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Logo of nihpaAbout Author manuscriptsSubmit a manuscriptHHS Public Access; Author Manuscript; Accepted for publication in peer reviewed journal;
Cell Signal. Author manuscript; available in PMC 2010 May 1.
Published in final edited form as:
PMCID: PMC2650010

Akt-dependent and independent mechanisms of mTOR regulation in cancer


The protein kinase mTOR (mammalian target of rapamycin) is a critical regulator of cellular metabolism, growth, and proliferation. These processes contribute to tumor formation, and many cancers are characterized by aberrant activation of mTOR. Although activating mutations in mTOR itself have not been identified, deregulation of upstream components that regulate mTOR are prevalent in cancer. The prototypic mechanism of mTOR regulation in cells is through activation of the PI3K/Akt pathway, but mTOR receives input from multiple signaling pathways. This review will discuss Akt-dependent and independent mechanisms of mTOR regulation in response to mitogenic signals, as well as its regulation in response to energy and nutrient-sensing pathways. Preclinical and clinical studies have demonstrated that tumors bearing genetic alterations that activate mTOR are sensitive to pharmacologic inhibition of mTOR. Elucidation of novel pathways that regulate mTOR may help identify predictive factors for sensitivity to mTOR inhibitors and could provide new therapeutic targets for inhibiting the mTOR pathway in cancer. This review will also highlight pharmacologic approaches that inhibit mTOR via activation of the AMP-activated protein kinase (AMPK), an important inhibitor of the mTOR pathway and an emerging target in cancer.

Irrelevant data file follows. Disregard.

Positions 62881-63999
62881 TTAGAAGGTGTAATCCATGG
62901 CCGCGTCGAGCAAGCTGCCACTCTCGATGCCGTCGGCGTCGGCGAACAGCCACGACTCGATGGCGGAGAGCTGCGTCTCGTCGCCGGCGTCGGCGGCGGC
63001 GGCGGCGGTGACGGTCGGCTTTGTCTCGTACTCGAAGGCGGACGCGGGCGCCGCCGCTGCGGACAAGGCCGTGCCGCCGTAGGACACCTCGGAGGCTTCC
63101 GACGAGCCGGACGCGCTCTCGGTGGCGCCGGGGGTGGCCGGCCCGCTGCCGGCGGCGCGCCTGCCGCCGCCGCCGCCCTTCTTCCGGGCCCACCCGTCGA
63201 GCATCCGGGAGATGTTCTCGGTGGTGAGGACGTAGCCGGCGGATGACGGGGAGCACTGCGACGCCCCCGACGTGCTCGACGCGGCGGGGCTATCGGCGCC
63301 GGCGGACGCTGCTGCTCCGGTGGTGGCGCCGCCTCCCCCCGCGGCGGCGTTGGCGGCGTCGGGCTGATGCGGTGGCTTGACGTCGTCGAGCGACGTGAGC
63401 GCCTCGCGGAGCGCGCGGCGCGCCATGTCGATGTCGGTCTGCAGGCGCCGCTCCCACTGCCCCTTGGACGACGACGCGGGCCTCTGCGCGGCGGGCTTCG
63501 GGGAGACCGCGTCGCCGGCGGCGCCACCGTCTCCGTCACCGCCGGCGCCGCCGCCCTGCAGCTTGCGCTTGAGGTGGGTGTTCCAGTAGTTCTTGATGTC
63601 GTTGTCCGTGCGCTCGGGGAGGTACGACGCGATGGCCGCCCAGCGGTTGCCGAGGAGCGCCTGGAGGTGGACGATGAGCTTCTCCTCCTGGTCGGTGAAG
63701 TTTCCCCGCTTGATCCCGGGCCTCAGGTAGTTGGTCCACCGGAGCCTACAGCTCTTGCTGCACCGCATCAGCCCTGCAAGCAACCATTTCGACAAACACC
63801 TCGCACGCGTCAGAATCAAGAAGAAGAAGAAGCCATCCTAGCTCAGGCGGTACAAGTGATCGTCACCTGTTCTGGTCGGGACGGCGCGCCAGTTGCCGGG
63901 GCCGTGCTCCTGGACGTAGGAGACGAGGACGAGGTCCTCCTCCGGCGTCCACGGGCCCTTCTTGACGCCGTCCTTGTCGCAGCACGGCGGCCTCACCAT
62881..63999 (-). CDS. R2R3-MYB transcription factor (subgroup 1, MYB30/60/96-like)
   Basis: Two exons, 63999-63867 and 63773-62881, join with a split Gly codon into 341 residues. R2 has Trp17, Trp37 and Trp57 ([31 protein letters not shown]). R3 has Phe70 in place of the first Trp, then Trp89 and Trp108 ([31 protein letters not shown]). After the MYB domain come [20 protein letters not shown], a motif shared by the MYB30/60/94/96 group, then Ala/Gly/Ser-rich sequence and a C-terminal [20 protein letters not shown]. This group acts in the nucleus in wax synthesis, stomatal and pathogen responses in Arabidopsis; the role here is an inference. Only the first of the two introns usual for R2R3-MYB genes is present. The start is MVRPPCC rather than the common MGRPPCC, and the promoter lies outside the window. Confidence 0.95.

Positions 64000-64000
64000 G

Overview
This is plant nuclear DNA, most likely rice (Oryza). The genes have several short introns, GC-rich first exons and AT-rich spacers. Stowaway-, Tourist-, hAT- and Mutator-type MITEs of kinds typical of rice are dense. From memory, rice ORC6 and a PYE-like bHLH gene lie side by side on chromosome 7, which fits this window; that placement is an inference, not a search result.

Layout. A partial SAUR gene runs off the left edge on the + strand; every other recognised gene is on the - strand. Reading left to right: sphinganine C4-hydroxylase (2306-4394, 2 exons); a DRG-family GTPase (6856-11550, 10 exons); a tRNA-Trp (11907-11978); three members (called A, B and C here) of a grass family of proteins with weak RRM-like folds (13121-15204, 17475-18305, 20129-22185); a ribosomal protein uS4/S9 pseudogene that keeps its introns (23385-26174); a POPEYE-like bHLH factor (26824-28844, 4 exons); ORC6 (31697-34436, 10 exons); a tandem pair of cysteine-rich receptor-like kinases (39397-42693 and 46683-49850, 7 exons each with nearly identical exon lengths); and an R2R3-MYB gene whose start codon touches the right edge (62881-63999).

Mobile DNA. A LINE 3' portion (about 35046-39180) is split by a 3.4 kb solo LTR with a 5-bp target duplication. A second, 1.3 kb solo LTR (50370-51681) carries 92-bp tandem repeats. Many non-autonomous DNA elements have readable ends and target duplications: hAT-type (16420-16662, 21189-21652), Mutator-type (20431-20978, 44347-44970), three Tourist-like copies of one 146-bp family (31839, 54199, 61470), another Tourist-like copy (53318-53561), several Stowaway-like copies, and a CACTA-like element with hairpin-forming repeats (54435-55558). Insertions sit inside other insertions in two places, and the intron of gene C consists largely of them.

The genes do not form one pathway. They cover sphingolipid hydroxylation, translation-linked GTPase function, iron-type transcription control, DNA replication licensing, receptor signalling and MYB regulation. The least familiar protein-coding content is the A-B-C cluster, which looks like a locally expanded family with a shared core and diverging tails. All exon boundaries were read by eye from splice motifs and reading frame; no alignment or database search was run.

Keywords: mTOR, cancer, Akt, AMPK

1. Introduction

The serine-threonine kinase mTOR is a master regulator of protein synthesis, and plays important roles in other biological processes that support cell growth and survival, such as angiogenesis and autophagy. mTOR exists in two functionally distinct complexes in cells, namely mTORC1 and mTORC2. mTORC1 is composed of mTOR, Raptor, mLST8, and PRAS40, and is sensitive to inhibition by the macrolide antibiotic rapamycin. Importantly, mTORC1 activates S6K1 (p70 ribosomal protein S6 kinase) and inactivates 4E-BP1 (eIF4E binding protein 1), which promotes protein translation and cell growth. Conversely, mTORC2 is composed of mTOR, Rictor, Sin1, and mLST8. Although originally reported to be insensitive to rapamycin, long-term treatment of mammalian cells with rapamycin indirectly inhibits mTORC2 [1]. The role of mTORC2 in regulating cellular processes is not well understood. However, mTORC2 can regulate the assembly of the actin cytoskeleton in response to mitogenic signals through phosphorylation and activation of PKCα, a member of the AGC family of serine-threonine kinases [2, 3]. mTORC2 also phosphorylates and activates another member of the AGC kinase family, Akt [4]. Because Akt promotes cell proliferation and survival and inhibits apoptosis, activation of Akt by mTORC2 could be another important mechanism by which mTOR promotes tumorigenesis.